Vogel ’68 Discusses Journalism Credibility with Ethics Bowl Team

Dec. 11, 2017

Steve Vogel
Steve Vogel ’68 spoke with members of the Ethics Bowl about the credibility of journalism in today’s society.

BLOOMINGTON, Ill.— The best defense against so-called fake news and Gonzo journalism is an educated media consumer, according to longtime journalist and Illinois Wesleyan alum Steve Vogel ’68.

Vogel, who spent 22 years in the news department at WJBC Radio followed by 19 years in communications at State Farm, returned to his alma mater to speak with members of the Ethics Bowl about the credibility of journalism in today’s society during a special practice session last month.

Members of the Ethics Bowl team discuss current national and global ethical dilemmas and compete in tournaments against other universities. They most recently participated in the Upper Midwest Regional Ethics Bowl and are preparing for the National Bioethics Bowl this spring.

Associate Professor of Philosophy and Ethics Bowl Coach Emily Kelahan was prompted to invite Vogel – the first guest to analyze an ethical issue with students – after noticing an increase in Ethics Bowl cases focused on journalism credibility.

“It became obvious to me that there is a huge generational divide in our understanding of journalism,” Kelahan said. “Because of the quantity of journalism cases I had, I thought students could really get a lot of value out of having a guest speaker come and talk about this.”

Kelahan said she hopes to continue bringing in speakers because it is important for students to hear the opinions of professionals working in various fields.

“We’re very fortunate that our institution is located in a place where we have a lot of really talented professionals to draw upon. That’s not true of every liberal arts college location,” Kelahan said, noting that she plans to invite professionals to also discuss medical, agricultural and environmental ethics.

Kayley Rettberg ’20, a member of the Ethics Bowl, agreed.

“I always think it’s really important to hear what people who are in the profession think about the current state of different professions,” said Rettberg, a political science major and economics minor. “I think that can really help us build our case, because we see their perspective.”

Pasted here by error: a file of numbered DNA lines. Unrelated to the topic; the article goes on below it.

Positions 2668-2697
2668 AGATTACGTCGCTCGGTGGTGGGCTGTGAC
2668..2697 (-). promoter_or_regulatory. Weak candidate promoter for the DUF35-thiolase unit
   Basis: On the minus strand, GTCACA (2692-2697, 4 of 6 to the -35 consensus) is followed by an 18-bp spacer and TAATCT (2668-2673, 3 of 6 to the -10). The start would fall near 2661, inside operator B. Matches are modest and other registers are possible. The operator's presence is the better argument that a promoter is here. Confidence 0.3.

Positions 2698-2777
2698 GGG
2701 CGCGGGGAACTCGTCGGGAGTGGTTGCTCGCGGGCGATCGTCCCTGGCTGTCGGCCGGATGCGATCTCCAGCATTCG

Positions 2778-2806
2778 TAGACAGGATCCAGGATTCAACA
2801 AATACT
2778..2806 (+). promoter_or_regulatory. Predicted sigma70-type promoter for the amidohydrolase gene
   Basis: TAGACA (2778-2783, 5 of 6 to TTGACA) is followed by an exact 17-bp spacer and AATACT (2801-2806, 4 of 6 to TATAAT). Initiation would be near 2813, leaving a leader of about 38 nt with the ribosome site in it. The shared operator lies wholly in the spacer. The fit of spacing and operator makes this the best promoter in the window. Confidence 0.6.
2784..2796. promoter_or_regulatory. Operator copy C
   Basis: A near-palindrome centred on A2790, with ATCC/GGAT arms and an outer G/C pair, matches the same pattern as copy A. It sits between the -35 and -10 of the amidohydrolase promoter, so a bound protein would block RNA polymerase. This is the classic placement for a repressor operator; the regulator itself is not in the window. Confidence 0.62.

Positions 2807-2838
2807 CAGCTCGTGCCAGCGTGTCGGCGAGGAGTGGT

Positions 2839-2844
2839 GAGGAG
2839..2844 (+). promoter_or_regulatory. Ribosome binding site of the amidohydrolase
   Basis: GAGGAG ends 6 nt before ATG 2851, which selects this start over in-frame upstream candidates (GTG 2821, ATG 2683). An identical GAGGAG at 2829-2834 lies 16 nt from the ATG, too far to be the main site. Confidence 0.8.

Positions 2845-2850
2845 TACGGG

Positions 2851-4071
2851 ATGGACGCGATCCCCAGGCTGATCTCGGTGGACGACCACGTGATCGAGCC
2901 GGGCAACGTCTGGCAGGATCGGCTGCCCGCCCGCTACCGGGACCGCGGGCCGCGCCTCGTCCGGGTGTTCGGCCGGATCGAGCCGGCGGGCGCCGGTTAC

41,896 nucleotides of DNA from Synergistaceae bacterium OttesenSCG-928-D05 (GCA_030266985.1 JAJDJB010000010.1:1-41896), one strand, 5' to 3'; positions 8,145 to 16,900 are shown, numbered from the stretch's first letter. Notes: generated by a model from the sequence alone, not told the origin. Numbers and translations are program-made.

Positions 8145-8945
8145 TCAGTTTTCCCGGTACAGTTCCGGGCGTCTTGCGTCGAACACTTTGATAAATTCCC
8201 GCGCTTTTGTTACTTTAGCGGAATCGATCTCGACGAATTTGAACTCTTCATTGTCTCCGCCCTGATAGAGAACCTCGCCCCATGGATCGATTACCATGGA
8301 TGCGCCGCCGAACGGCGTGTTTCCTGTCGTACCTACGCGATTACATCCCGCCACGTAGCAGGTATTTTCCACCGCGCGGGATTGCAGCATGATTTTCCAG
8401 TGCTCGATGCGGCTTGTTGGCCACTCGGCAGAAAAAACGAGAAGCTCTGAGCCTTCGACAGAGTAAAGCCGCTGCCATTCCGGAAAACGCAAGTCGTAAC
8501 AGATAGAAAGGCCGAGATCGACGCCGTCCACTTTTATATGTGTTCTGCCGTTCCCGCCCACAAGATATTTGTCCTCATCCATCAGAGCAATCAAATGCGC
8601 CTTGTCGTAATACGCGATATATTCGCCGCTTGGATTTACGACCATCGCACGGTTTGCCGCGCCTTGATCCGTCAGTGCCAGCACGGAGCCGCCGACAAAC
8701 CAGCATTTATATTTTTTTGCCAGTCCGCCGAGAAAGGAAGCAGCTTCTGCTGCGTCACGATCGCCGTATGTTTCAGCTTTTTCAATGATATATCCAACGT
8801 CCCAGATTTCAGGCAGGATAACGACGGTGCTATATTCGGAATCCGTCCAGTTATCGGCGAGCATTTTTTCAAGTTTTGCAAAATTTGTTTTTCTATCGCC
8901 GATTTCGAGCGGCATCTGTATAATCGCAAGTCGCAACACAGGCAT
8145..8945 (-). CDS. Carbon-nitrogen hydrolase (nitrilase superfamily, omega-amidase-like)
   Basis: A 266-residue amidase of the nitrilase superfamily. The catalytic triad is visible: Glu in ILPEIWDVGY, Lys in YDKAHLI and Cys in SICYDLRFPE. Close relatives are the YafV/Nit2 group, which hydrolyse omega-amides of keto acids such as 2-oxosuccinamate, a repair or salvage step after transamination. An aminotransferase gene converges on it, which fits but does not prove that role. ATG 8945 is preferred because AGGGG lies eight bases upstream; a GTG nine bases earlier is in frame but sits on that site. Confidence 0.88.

Rettberg said that after seeing the current state of journalism from Vogel’s perspective, she realized there are many issues concerning credibility, especially with the rise of Gonzo journalism (a style of reporting that lacks objectivity and often features the reporter as part of the story via first-person narrative).

“It’s the idea that basically anybody with a phone and a blog can be a journalist,” Rettberg said. “In my opinion, journalism is supposed to be objective. Gonzo journalism is the opposite.”

Vogel said issues like Gonzo journalism and questions of “whether or not the journalist has a duty to not become part of a story” leads to debates concerning the idea of accreditation.

Should a professional organization offer accreditation to journalists who agree to adhere to a specific code of ethics?

“I'm certainly not suggesting you'd need accreditation to be a journalist,” Vogel said. “But the idea of some non-government organization accrediting journalists might be an idea worth exploring as we search for ways to help citizens identify credible news organizations and journalists in this new world of information distribution.”

Ultimately, Vogel said it would be the job of media consumers to either accept or reject accreditation when determining whether or not they should believe a news report. The judgment call could be likened to evaluating the value of a weather report given by a certified meteorologist versus a weather forecaster.

Throughout Vogel’s 40-plus year media career – which included a time when only ABC, CBS and NBC delivered television news – he said it became more challenging than ever before to consume accurate, unbiased news in a world of 24-hour cable news channels, blogs and social media.

“I really do worry about the nature of journalism today and how people are prone to seek out information that tends to verify their belief,” Vogel said. “In a fast-changing world, I think that’s dangerous and unfortunate.”

According to Vogel, the best method to combat biased, unethical journalism may be grounded in a liberal arts education, which encourages students to consider a variety of views and opinions.

“I think a liberal arts college encourages people to take a wide view of things, and to be inviting of opposing views. In the broader world, if we can figure out a way to convince people that they’re better served by not just sticking to one TV channel, we’d be better off for sure.”

By Vi Kakares '20